PICONVSection: Perl Programmers Reference Guide (1)
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NAMEpiconv -- iconv(1), reinvented in perl
piconv [-f from_encoding] [-t to_encoding] [-s string] [files...] piconv -l piconv [-C N|-c|-p] piconv -S scheme ... piconv -r encoding piconv -D ... piconv -h
DESCRIPTIONpiconv is perl version of iconv, a character encoding converter widely available for various Unixen today. This script was primarily a technology demonstrator for Perl 5.8.0, but you can use piconv in the place of iconv for virtually any case.
piconv converts the character encoding of either STDIN or files specified in the argument and prints out to STDOUT.
Here is the list of options. Each option can be in short format (-f) or long (--from).
- -f,--from from_encoding
- Specifies the encoding you are converting from. Unlike iconv, this option can be omitted. In such cases, the current locale is used.
- -t,--to to_encoding
Specifies the encoding you are converting to. Unlike iconv,
this option can be omitted. In such cases, the current locale is used.
Therefore, when both -f and -t are omitted, piconv just acts like cat.
- -s,--string string
- uses string instead of file for the source of text.
- Lists all available encodings, one per line, in case-insensitive order. Note that only the canonical names are listed; many aliases exist. For example, the names are case-insensitive, and many standard and common aliases work, such as ``latin1'' for ``ISO-8859-1'', or ``ibm850'' instead of ``cp850'', or ``winlatin1'' for ``cp1252''. See Encode::Supported for a full discussion.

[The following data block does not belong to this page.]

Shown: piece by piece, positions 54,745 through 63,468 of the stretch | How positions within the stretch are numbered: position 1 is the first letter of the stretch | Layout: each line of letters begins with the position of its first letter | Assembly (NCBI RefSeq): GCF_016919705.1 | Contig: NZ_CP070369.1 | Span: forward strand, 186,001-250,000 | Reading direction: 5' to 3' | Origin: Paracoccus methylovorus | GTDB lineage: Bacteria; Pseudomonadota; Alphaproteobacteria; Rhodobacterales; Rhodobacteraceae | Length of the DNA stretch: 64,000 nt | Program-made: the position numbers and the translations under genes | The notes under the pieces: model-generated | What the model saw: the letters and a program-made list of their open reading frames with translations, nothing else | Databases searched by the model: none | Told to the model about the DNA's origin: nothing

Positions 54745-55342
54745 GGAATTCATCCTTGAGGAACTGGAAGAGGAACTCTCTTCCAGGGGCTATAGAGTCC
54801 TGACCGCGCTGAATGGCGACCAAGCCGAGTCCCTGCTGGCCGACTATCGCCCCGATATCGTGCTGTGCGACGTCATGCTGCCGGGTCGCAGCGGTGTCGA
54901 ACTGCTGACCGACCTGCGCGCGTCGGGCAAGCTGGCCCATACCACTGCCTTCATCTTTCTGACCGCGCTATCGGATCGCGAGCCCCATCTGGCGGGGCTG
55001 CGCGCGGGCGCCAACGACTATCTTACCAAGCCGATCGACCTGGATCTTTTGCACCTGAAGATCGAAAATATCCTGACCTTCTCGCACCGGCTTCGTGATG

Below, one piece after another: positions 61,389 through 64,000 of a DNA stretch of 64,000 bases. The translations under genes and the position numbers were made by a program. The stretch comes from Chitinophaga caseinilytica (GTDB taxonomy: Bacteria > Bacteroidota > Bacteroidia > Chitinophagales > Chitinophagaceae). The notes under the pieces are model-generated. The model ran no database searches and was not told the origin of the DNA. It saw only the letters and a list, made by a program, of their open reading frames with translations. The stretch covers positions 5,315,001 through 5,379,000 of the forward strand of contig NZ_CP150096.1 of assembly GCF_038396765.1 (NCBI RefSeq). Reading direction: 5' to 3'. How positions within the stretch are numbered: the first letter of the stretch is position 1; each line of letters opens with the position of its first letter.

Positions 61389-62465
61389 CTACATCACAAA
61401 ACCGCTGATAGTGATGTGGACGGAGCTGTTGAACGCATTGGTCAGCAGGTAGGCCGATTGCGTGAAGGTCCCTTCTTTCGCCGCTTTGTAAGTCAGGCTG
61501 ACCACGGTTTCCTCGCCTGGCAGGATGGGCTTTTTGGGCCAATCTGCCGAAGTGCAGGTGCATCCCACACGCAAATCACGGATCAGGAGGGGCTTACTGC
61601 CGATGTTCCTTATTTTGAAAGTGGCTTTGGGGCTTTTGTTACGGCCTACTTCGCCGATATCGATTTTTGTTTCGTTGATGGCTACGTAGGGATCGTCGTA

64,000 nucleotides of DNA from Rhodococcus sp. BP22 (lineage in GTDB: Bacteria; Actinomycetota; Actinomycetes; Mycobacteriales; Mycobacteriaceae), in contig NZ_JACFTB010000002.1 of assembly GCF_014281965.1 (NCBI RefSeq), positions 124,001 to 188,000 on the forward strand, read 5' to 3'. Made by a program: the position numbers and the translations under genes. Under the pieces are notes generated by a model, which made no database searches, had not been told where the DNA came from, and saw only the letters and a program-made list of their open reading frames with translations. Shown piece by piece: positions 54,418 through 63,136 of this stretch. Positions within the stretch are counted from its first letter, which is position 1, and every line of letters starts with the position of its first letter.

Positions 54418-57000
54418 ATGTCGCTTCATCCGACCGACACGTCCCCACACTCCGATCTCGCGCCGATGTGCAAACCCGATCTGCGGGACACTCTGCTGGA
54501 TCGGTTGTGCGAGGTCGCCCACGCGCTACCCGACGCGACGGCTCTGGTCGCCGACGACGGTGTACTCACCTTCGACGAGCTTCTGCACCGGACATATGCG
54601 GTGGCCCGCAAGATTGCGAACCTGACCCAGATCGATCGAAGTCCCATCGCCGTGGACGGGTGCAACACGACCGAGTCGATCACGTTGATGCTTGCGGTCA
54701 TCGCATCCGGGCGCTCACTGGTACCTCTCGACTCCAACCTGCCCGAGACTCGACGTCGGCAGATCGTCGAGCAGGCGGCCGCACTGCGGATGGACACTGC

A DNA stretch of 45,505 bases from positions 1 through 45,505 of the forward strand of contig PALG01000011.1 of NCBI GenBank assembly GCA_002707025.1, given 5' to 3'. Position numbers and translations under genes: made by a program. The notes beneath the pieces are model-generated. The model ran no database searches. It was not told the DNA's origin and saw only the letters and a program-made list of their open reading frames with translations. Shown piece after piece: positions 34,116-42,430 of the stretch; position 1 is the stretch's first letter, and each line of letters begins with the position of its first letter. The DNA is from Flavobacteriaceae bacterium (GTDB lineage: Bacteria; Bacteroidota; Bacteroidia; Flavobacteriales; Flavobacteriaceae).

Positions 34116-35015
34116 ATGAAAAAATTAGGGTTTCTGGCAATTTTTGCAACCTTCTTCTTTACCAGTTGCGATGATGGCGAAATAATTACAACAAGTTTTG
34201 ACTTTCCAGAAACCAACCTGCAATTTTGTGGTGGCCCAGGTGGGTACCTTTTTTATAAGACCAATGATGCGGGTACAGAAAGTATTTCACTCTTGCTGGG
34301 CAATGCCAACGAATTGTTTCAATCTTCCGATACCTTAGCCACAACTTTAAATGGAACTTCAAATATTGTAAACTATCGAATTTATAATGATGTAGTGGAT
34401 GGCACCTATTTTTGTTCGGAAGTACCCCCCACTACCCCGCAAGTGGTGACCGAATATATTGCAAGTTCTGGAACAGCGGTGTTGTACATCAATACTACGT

- -C,--check N
- Check the validity of the stream if N = 1. When N = -1, something interesting happens when it encounters an invalid character.
- Same as "-C 1".
Applies PERLQQ, HTMLCREF, XMLCREF, respectively. Try
piconv -f utf8 -t ascii --perlqq
To see what it does.
- Show usage.
- Invokes debugging mode. Primarily for Encode hackers.
- -S,--scheme scheme
Selects which scheme is to be used for conversion. Available schemes
are as follows:
- Uses Encode::from_to for conversion. This is the default.
- Input strings are decode()d then encode()d. A straight two-step implementation.
The new perlIO layer is used. NI-S' favorite.
You should use this option if you are using UTF-16 and others which linefeed is not $/.
Like the -D option, this is also for Encode hackers.
SEE ALSOiconv(1) locale(3) Encode Encode::Supported Encode::Alias PerlIO
This document was created by man2html, using the manual pages.
Time: 05:29:09 GMT, December 24, 2015